The reality was an array of terrible matches, a growing sense of alarm and a flaming row in a flash restaurant in Chelsea.
The first indication that all was not as I had expected came when I met my personal matchmaker at a Park Lane hotel for “tea and an interview”. We chatted about holidays in Spain, men with bad haircuts and my ideal date. “So are you a psychologist?” I asked, eager to press her on her method of assessment.
“Oooh no, I’m just a people person. I love people,” she trilled. I told her how I loved folk music, my favourite film was The Deer Hunter and I enjoyed weekends in the countryside. So far, so banal.
A few days later, she emailed me with the details of W, “a successful entrepreneur who had travelled extensively and also liked folk music”. When I met him at a pub in Richmond, I was shocked. I was expecting a cultured and dynamic man, instead I got a man in a pair of jeans, a moth-eaten jumper and the table manners of a modern-day Baldrick.
And therein lies the rub. These agencies trade on their exclusivity, yet the men I met were far from the super-elite they promised. And the so-called “experts” were a group of ex-PR girls with swishy hair and ability to write up a nifty “press release”.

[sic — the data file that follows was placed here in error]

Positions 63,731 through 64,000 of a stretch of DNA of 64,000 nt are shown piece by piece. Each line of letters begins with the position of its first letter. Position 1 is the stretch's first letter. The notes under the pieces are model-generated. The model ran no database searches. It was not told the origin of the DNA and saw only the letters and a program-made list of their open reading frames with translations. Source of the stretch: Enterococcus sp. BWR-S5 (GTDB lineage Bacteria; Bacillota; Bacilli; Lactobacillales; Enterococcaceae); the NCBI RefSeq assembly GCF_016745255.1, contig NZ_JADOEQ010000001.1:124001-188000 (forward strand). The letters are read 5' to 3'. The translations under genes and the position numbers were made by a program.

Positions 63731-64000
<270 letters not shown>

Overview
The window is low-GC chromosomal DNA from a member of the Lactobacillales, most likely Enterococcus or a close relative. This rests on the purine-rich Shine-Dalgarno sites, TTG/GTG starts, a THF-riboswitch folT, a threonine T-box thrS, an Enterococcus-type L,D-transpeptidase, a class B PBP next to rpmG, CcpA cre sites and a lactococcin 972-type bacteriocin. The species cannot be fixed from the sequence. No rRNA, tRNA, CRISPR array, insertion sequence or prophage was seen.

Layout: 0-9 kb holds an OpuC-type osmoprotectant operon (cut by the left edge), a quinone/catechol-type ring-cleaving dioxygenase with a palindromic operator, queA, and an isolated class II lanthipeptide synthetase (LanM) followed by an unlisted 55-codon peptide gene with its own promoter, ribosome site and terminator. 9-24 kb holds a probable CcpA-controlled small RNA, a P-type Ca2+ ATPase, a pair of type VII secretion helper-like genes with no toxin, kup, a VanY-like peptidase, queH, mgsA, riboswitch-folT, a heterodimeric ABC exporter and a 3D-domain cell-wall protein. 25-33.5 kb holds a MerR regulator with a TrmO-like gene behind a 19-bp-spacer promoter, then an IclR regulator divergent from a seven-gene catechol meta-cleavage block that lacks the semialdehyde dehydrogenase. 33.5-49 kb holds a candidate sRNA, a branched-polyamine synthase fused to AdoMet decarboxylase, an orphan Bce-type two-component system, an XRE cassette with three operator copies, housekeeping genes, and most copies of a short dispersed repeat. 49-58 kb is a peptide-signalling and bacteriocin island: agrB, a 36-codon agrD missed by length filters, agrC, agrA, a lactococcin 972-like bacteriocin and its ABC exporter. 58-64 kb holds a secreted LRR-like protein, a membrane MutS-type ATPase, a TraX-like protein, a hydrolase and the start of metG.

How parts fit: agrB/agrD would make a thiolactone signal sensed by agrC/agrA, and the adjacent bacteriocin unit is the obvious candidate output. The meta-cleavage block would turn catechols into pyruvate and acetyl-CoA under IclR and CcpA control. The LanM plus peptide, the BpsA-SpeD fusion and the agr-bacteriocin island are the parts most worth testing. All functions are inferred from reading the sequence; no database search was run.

The thing I found most unnerving, though, was not being allowed to see what my date looked like, let alone have a pre-date chat with them before we met. All so important if you are to get a feel of someone.
It wasn’t too much of a surprise, then, that they rarely got it right. There was the 65-year-old American with a stunning property portfolio, who broke the rules and googled me, only to inform me that I was too old for him; the barrister who invited me to his St James’s club, and turned out to be prickly and aggressive; and a man who sold jumpers, who took me to dinner in Fulham and told me I should have worn a clingier dress.
I was about to call it a day and demand my money back, when my matchmaker sent through the details of a publisher from Oxford. We met at a pub near his home.
On date two, he said he really liked me and whisked me away to the Cotswolds. Not wanting to appear presumptuous, he booked two rooms. I was quietly hopeful.
But very quickly the debonair man who had seemed laid-back in London morphed into a raging chauvinist in the countryside. When I started to chat to a waiter in Italian, it became clear that my date was not happy.
“I WAS WONDERING when you were going to let me join your conversation,” he boomed. I tried to laugh it off, but clocked this was a man with a fragile ego.
It is a tough time for midlife dating today, and there are a lot vulnerable, educated women like me who are so desperate for love they are willing to try (and pay) anything. Yet, the quality of men was, I found, no different to those on online dating sites.
My advice when it comes to dating is: trust your instinct and meet through friends of friends. It is bound to be more accurate. Oh, and it is free.